Dancing with the globalist devil?
Posted: June 7, 2003
1:00 a.m. Eastern
© 2003 WorldNetDaily.com
On June 16, Argentine lawyer, Luis Moreno Ocampo, will be sworn in as the first prosecutor of the International Criminal Court. There should be plenty of grist for his mill.
Assuming the Hussein family is still alive, surely Ocampo will want to target Saddam, who is responsible for lining up thousands of Kuwaiti citizens and executing them in mass graves. Eyewitnesses and truckloads of recently unearthed forensic evidence stand ready to testify. The Hussein sons, whose "crimes against humanity" are legendary among the survivors, are also eager to tell their stories. Surely, these people will top Ocampo's list of targets.
But no. The first target is most likely to be Tony Blair.
The Athens Bar Association has announced that it will file a complaint against Tony Blair for his part in the war in Iraq, which, according to the Greek lawyers, violated the United Nations Charter, the Geneva Conventions, The Hague Convention, and the International Criminal Court's statute. George Bush is not named in the complaint because, say the attorneys, the U.S. is not a signatory to the ICC statute.
The ICC statute specifically claims jurisdiction over states that are not parties to the statute, so the real reason that Bush has been omitted from the complaint is likely motivated by other factors. (Why am I seeing images of Clint Eastwood saying, "Go ahead, make my day?")
The ICC, and the United Nations for that matter, are little more than institutions through which anti-American sentiment can be amplified by those who hate us. It is unconscionable to ignore the heinous crimes of the Hussein family and target Bush stand-in, Tony Blair, for prosecution.
Since Bush and Blair made their fateful decision to forget the U.N., and do what had to be done in Iraq, other world leaders have been scurrying around to find their proper place in the hierarchy of international influence. France, Russia and Germany have made the appropriate noises to appease their constituents, while at the same time, making gestures toward Washington to avoid total isolation.
President Bush has been dancing with the devil as he tries to pursue his vision of a free world, while avoiding further rejection of long-time allies. It is a precarious dance. Other nations should be involved in rebuilding Iraq. Other nations must be involved in, and committed to, ending terrorism. The question to which President Bush has not yet found an answer is whether or not the United Nations and its affiliated agencies and organizations – such as the International Criminal Court – are a help or a hindrance.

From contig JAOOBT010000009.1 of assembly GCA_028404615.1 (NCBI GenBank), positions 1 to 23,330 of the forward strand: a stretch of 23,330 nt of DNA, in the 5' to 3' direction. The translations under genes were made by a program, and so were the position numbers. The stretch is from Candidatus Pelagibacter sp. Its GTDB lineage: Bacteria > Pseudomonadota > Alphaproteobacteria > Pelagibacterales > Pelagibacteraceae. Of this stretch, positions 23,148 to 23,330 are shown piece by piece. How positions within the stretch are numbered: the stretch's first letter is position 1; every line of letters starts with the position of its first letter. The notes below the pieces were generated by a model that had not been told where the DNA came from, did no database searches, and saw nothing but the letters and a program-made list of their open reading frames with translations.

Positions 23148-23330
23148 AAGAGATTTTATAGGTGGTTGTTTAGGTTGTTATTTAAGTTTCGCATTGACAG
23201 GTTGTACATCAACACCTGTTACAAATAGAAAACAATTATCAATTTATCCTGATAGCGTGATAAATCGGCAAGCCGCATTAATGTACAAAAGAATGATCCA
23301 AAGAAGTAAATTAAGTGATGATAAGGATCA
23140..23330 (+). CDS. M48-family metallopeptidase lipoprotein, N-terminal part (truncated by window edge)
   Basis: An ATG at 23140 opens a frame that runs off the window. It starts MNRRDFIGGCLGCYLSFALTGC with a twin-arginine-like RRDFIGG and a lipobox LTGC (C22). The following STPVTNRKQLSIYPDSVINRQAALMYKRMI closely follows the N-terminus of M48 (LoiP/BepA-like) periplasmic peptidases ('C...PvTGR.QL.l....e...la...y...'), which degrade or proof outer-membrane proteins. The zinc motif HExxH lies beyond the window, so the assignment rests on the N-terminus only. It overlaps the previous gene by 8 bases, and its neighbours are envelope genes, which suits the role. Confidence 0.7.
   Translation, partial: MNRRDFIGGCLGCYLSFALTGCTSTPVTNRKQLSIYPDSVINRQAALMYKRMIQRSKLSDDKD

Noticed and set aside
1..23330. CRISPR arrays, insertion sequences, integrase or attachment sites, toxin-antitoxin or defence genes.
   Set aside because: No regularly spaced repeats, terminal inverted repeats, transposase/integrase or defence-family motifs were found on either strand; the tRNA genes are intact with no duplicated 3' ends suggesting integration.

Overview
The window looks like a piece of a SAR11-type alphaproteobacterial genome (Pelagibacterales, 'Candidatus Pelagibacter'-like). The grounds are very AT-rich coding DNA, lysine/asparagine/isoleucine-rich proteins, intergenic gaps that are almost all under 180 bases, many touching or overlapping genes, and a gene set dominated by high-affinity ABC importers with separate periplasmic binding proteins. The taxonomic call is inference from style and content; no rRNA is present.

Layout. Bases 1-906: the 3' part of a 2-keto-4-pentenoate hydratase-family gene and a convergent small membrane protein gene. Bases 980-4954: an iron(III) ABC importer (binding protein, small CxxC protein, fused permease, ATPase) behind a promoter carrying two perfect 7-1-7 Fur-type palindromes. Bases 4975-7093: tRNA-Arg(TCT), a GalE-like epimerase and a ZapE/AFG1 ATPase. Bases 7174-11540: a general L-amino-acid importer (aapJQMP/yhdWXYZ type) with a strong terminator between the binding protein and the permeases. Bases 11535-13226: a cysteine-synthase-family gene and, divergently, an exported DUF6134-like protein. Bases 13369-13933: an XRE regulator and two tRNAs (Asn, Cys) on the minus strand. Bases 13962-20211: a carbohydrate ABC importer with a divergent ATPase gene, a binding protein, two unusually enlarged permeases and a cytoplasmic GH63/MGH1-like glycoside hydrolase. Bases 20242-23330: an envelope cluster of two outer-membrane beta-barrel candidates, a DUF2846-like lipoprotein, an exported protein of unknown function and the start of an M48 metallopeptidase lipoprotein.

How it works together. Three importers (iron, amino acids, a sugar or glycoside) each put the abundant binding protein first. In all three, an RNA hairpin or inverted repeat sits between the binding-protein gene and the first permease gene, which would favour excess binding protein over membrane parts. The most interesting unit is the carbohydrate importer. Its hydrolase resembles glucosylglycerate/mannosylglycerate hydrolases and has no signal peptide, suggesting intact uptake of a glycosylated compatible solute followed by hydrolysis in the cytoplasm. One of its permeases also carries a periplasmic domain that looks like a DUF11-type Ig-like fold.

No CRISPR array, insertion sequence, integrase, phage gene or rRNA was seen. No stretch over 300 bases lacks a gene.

It should be pretty clear by now, that nothing about the U.N. supports George Bush's vision of a free world. Just the opposite is true; the U.N. is working diligently to wrest away from the U.S. its power and ability to influence the world, so the U.N. can implement its vision of global governance.
Political reality, however, keeps the president at the dance. Bush-bashing Democrats, who still refer to the decision of the 66-nation Iraq coalition as a "unilateral" action by the U.S., are eager to brand Bush as an isolationist cowboy. International socialists, who despise the export of capitalism, are eager to find any excuse to demean, and destroy the president.
The devil's dance may be a political necessity, but it only delays the inevitable. At some point in time, the United States must accept its role in the world as the beacon of freedom and realize that, if it is to continue to shine, it must also illuminate the path to freedom for other nations as well. The U.N.'s goal is to limit freedom through the constraints it imposes upon the people of the world, in what it calls global governance.
We need not invade every nation that disagrees with us, but we can no longer sit idly by and watch the Islamic fanatics continue to teach generation after generation that their highest calling in life is to blow themselves up while murdering an American.
To win the war on terror, and the respect of the world, we need to find ways to share the freedom we have enjoyed. People who are free to learn and free to earn their own way in this world make sorry recruits for militant dictators.
Freedom and tyranny cannot long coexist; one will consume the other. Freedom will ultimately consume tyranny, not with bombs and bullets, but with better ideas and better opportunities for all people to realize their individual potential. This is America's challenge for the 21st century, and it cannot be advanced by dancing with the devil.
Editor's note: The May edition of WND's acclaimed monthly Whistleblower magazine is devoted entirely to the United Nations and globalism, and includes an in-depth, groundbreaking report by Henry Lamb. The issue focuses on the critical decisions America faces in the near future, which will determine whether it stays a free and sovereign nation or submits to global governance under the authority of the U.N.
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